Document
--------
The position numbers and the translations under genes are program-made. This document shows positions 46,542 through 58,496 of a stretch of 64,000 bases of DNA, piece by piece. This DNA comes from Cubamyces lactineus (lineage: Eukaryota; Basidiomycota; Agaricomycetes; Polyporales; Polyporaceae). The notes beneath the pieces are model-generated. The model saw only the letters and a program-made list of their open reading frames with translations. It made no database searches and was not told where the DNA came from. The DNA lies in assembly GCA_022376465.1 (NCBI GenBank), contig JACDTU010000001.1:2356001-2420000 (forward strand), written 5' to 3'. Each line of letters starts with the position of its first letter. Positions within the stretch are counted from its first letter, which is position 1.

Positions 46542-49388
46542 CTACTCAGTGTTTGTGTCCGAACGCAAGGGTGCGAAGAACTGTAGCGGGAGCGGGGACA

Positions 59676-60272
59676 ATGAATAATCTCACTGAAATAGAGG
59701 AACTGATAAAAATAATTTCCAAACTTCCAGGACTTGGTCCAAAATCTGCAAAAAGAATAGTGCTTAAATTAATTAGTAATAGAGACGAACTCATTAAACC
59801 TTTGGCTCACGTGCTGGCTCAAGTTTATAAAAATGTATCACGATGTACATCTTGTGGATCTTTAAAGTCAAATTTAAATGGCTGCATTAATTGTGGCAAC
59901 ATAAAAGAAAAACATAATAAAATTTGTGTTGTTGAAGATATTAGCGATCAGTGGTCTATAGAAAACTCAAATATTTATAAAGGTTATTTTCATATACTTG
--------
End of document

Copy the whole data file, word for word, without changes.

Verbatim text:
The position numbers and the translations under genes are program-made. This document shows positions 46,542 through 58,496 of a stretch of 64,000 bases of DNA, piece by piece. This DNA comes from Cubamyces lactineus (lineage: Eukaryota; Basidiomycota; Agaricomycetes; Polyporales; Polyporaceae). The notes beneath the pieces are model-generated. The model saw only the letters and a program-made list of their open reading frames with translations. It made no database searches and was not told where the DNA came from. The DNA lies in assembly GCA_022376465.1 (NCBI GenBank), contig JACDTU010000001.1:2356001-2420000 (forward strand), written 5' to 3'. Each line of letters starts with the position of its first letter. Positions within the stretch are counted from its first letter, which is position 1.

Positions 46542-49388
46542 CTACTCAGTGTTTGTGTCCGAACGCAAGGGTGCGAAGAACTGTAGCGGGAGCGGGGACA

Positions 59676-60272
59676 ATGAATAATCTCACTGAAATAGAGG
59701 AACTGATAAAAATAATTTCCAAACTTCCAGGACTTGGTCCAAAATCTGCAAAAAGAATAGTGCTTAAATTAATTAGTAATAGAGACGAACTCATTAAACC
59801 TTTGGCTCACGTGCTGGCTCAAGTTTATAAAAATGTATCACGATGTACATCTTGTGGATCTTTAAAGTCAAATTTAAATGGCTGCATTAATTGTGGCAAC
59901 ATAAAAGAAAAACATAATAAAATTTGTGTTGTTGAAGATATTAGCGATCAGTGGTCTATAGAAAACTCAAATATTTATAAAGGTTATTTTCATATACTTG